Ucán: A farmer approached me just last winter, and he asked me, what can I produce for you. He is from El Salvador. … He said, “I want to grow something different than the other farmers, the regular potatoes, the regular kale or whatever.” … So I tasted some of his jicama, and it was unbelievable. It’s not cheaper, but we have to think about a different level, vision, for vegetables here.
Shadle: One of our struggles over the years is that we are The Mayan Café, and Latin food has a lot of tropical fruits and vegetables, which aren’t local…
FF: As long as you’re transparent and being straight about what you do, people are going to trust you, right?
Ucán: I’m very passionate about what we do. We truly believe this is the right way to do it. Some chefs claim to do this. I don’t believe them…
Shadle: There are a handful of restaurants that are really doing local sourcing. There’s a restaurant called Harvest that’s just down the street from us and they’re owned by a farm, the partners in the restaurant are farmers. They are really genuine…. There are some restaurants that buy some percentage from local farms. And there are some new restaurants who come in that have the same kind of look and vibe as the other places. Some of them don’t do local sourcing, but because they’re in the neighborhood, people assume they do… Our food cost is in the 24, 25, 26 percent range, which is exactly what the industry average is…
The thing that distinguishes us [from other local farm to table restaurants] is that we are Mayan Café. So we focused on how we do this so we don’t lose our unique angle and brand. So let’s filter through the menu and put the most traditional Mayan dishes on the menu and have that be a standard thing that doesn’t change much throughout the year. And every month we’ll have a seasonal special menu that has some thematic ingredients to it. We have just two or three dishes on that menu with a wine or a cocktail, and that menu changes every month. That’s how we can really take advantage of all of the fresh produce and things like that, and keep the regular menu standard so that we know from an inventory and purchasing perspective exactly what we have to have.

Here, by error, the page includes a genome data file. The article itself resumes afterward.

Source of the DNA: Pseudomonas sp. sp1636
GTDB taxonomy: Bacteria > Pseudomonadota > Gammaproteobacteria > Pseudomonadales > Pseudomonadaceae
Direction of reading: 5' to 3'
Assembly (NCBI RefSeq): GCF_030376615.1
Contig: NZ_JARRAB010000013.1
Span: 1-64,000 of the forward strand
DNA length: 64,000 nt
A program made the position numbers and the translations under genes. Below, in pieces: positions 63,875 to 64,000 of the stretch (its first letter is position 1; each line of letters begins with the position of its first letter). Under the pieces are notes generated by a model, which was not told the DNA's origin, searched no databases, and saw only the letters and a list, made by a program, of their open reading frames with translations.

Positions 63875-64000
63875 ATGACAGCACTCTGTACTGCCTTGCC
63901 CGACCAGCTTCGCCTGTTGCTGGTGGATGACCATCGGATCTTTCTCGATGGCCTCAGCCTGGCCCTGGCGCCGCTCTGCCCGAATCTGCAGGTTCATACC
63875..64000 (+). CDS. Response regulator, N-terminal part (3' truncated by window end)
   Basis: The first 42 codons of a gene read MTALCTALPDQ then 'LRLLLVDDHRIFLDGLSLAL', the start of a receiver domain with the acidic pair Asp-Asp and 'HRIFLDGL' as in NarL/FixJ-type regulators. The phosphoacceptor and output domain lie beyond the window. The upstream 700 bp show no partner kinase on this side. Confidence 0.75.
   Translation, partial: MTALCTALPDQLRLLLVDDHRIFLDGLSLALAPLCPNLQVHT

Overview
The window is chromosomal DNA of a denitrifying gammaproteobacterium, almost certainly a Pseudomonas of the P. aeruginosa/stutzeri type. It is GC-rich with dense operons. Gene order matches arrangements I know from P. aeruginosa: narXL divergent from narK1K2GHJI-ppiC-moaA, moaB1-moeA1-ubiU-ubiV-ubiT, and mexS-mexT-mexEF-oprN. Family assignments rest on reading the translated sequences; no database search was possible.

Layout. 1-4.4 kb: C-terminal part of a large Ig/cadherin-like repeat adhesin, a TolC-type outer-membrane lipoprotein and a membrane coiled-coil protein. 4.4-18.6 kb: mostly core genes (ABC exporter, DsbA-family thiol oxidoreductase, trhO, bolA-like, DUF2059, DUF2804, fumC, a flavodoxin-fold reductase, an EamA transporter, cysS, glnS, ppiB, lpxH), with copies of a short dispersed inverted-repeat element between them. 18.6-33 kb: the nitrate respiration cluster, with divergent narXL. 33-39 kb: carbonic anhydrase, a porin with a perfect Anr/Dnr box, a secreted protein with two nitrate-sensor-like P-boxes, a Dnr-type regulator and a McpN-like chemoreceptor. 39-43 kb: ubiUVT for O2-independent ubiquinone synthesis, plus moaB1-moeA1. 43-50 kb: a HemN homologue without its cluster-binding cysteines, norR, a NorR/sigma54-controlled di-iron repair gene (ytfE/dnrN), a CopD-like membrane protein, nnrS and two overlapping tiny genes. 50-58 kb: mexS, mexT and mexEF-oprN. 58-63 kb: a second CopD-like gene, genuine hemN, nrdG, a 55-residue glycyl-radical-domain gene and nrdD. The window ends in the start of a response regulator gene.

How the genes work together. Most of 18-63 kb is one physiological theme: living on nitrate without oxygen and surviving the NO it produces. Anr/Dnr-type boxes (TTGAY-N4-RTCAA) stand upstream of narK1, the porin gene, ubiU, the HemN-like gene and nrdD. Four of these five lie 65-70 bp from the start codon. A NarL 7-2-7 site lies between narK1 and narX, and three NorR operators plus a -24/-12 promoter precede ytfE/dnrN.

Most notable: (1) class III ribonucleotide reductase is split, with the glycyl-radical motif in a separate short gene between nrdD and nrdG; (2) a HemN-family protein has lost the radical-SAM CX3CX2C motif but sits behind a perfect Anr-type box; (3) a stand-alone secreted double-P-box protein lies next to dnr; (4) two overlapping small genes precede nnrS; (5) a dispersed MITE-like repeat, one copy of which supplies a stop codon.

FF: The price you pay for your sourcing is a very important point. The most important word is relationships.
Shadle: Bruce still goes to the farmers market every single Saturday morning. We get a lot of deliveries directly from farmers to the restaurant. But he goes every Saturday to maintain those relationships and touch base with them, see if there are new farmers who have come to the market, just keeping a hand on the pulse of the growing season and the farmer community around the city.
FF: I understand that you also have been ahead of the curve on working you’re your customers on their allergy and food restriction issues.
Shadle: A year and and half ago we were able to take gluten out of almost everything on the menu as well as any cream in sauces. Then we have a whole separate Allergen Menu, I’ve been doing that since 2010, 2011. I never advertised it in any big way. People who have allergy restrictions, once they find a place that has safe food, they will become a customer for life, and they will also be your marketing voice, they’ll tell their friends who have dietary things. That’s exactly what’s happened… It’s grown entirely word of mouth…
Our consistent theme is how do we stay relevant, how do we continue to evolve and stay fresh exactly when there are so many new restaurants that have open. The neighborhood where we are has become the hottest area for restaurants. There are new things with huge investors with hugely deep pockets, none of which we have. New young chefs coming in doing cool things. So it could be easy for us to just do the same thing, because we’ve been doing it for so long. But then you just kind of get left behind… We were a leader in farm to table and now we want to be a leader in the allergy movement. And then continue to say, “What else is next?”
All photographs courtesy of The Mayan Café.